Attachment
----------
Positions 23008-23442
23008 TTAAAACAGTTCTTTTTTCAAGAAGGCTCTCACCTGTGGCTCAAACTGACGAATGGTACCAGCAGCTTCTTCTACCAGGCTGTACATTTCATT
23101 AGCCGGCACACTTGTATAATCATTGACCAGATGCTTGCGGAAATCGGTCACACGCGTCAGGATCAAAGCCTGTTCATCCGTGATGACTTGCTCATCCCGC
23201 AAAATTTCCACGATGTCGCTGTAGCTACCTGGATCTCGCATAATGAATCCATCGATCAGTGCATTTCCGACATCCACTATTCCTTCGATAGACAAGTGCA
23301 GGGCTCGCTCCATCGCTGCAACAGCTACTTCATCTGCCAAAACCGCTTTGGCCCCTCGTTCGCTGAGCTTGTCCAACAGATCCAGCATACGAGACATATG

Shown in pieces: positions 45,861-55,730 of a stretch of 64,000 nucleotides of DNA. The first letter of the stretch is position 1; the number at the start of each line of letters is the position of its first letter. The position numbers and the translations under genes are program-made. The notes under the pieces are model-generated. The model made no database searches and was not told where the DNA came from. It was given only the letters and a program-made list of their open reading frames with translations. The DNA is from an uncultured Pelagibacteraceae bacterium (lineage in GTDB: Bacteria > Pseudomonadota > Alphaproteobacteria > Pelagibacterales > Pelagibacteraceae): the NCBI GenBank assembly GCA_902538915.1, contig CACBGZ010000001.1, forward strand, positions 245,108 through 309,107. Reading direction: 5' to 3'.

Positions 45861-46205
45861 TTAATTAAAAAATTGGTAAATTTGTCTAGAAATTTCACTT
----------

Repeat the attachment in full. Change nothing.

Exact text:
Positions 23008-23442
23008 TTAAAACAGTTCTTTTTTCAAGAAGGCTCTCACCTGTGGCTCAAACTGACGAATGGTACCAGCAGCTTCTTCTACCAGGCTGTACATTTCATT
23101 AGCCGGCACACTTGTATAATCATTGACCAGATGCTTGCGGAAATCGGTCACACGCGTCAGGATCAAAGCCTGTTCATCCGTGATGACTTGCTCATCCCGC
23201 AAAATTTCCACGATGTCGCTGTAGCTACCTGGATCTCGCATAATGAATCCATCGATCAGTGCATTTCCGACATCCACTATTCCTTCGATAGACAAGTGCA
23301 GGGCTCGCTCCATCGCTGCAACAGCTACTTCATCTGCCAAAACCGCTTTGGCCCCTCGTTCGCTGAGCTTGTCCAACAGATCCAGCATACGAGACATATG

Shown in pieces: positions 45,861-55,730 of a stretch of 64,000 nucleotides of DNA. The first letter of the stretch is position 1; the number at the start of each line of letters is the position of its first letter. The position numbers and the translations under genes are program-made. The notes under the pieces are model-generated. The model made no database searches and was not told where the DNA came from. It was given only the letters and a program-made list of their open reading frames with translations. The DNA is from an uncultured Pelagibacteraceae bacterium (lineage in GTDB: Bacteria > Pseudomonadota > Alphaproteobacteria > Pelagibacterales > Pelagibacteraceae): the NCBI GenBank assembly GCA_902538915.1, contig CACBGZ010000001.1, forward strand, positions 245,108 through 309,107. Reading direction: 5' to 3'.

Positions 45861-46205
45861 TTAATTAAAAAATTGGTAAATTTGTCTAGAAATTTCACTT